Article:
Presidential elections in 2022 : never talk about it, do not even think about it…
Bruno Le Maire broke a taboo during the Europe 1 “Grand Rendez-vous” on November 19th. He mentioned a potential candidacy of Emmanuel Macron for the French presidential elections in 2022. He is the first government official to venture down that path. Even if his motivations were certainly personal (reassure the President on his own intents for instance), he still broke with a stable communication plan built carefully since Emmanuel Macron’s election.
The French President is implementing at forced march the program he was elected for. He is working on a thorough transformation of the country without ever mentioning his own future. His decision not to meet any journalist in informal meetings – contrarily to his predecessors – and to control his speeches, from their timing to the details of their contents, made it easier to comply with this new guideline.
An important part of French people seem grateful for this new behavior, if one is to believe the surveys published at his six months of presidency anniversary: a majority wants to give him time to prove himself before judging him. This trend is confirmed by a poll published in the weekly Le Journal du Dimanche which confirms that the President’s popularity keeps rising.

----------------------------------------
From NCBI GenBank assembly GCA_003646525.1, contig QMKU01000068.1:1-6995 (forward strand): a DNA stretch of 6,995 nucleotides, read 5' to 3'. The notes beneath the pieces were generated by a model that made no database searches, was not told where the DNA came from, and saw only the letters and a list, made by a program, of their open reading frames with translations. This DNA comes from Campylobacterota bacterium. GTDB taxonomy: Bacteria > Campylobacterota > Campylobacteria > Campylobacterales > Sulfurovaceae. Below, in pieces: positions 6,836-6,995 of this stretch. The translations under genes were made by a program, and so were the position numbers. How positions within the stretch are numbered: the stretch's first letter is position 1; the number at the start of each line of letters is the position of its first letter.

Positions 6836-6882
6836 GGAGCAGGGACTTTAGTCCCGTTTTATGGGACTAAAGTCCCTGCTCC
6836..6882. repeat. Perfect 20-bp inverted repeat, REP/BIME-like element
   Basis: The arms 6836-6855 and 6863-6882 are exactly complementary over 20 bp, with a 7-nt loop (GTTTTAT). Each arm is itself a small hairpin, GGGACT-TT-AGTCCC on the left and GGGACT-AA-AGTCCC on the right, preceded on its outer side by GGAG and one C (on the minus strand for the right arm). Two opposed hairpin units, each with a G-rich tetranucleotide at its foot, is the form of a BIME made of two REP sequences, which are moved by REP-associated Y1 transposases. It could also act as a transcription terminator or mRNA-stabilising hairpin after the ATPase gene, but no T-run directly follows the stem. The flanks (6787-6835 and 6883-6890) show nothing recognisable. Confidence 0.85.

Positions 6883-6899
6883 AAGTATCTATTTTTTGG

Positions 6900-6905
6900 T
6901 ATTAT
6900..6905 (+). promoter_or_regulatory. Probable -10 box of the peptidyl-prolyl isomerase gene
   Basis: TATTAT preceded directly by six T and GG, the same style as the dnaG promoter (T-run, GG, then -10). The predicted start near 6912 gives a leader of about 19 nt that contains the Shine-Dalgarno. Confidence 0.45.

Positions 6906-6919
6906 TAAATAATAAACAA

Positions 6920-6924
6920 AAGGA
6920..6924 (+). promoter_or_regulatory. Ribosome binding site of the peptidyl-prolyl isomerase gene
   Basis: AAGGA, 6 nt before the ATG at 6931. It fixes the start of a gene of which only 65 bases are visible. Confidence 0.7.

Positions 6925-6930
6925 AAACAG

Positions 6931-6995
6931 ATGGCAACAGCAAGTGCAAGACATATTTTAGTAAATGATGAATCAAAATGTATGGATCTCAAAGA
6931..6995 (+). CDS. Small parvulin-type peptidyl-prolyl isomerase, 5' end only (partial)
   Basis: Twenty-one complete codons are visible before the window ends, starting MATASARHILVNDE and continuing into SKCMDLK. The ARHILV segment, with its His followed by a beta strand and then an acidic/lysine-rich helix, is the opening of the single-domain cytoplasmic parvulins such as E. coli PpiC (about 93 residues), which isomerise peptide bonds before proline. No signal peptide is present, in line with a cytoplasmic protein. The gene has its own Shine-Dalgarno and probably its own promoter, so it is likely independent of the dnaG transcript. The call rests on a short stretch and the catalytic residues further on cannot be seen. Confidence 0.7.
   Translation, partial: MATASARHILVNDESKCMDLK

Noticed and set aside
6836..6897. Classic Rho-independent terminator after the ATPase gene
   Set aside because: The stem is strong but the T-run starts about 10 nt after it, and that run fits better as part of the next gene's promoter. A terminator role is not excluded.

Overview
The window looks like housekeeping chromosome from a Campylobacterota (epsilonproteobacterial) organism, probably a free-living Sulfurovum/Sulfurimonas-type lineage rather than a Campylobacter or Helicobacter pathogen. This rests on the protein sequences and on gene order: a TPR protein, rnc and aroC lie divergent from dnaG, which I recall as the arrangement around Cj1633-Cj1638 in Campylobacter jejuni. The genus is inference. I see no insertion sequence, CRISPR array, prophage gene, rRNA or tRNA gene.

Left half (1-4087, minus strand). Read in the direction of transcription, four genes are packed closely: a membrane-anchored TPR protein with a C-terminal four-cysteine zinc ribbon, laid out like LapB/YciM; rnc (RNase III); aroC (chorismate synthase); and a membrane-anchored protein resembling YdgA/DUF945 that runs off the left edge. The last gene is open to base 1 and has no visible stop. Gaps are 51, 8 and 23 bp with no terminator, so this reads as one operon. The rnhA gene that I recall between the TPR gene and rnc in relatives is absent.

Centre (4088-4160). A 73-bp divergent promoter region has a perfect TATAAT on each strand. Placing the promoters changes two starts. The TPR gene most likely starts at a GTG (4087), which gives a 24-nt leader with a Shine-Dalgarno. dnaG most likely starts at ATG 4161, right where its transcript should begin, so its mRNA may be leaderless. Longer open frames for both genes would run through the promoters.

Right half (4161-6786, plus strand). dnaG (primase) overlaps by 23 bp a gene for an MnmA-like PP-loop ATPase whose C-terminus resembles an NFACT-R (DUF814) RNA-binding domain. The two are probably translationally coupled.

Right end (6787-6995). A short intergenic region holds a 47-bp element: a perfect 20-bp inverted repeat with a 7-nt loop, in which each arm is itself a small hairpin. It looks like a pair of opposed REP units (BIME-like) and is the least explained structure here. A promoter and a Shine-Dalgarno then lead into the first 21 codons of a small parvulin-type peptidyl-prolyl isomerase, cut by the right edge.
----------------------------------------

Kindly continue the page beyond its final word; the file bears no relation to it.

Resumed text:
The media voraciously picked upon Bruno Le Maire’s little sentence, showing the dangers of such a break-up. We are back in the ancient world and the old-fashioned politics.
Not to mention that the large pedagogy efforts initiated on labour law reforms and taxation of productive capital are not over. The government will also have to convince people that the pending measures on unemployment insurance, vocational training and apprenticeship, financing of local authorities and last but not least the reform of pension system, are justified. In a nutshell: there are certainly more interesting and more urgent topics to discuss than the 2022 election. And experience shows that declaring one’s ambition of running for office may have adverse consequences. A simple glance at renunciations and drop-outs during the last two terms can illustrate it.
Today, Bruno Le Maire is expected to deliver more on his future draft law on companies’ development and transformation or on his social security tax relief expansion project, more than on his personal intentions. There is so much to be done to bring France back to a sustainable growth and to catch up with its European neighbours!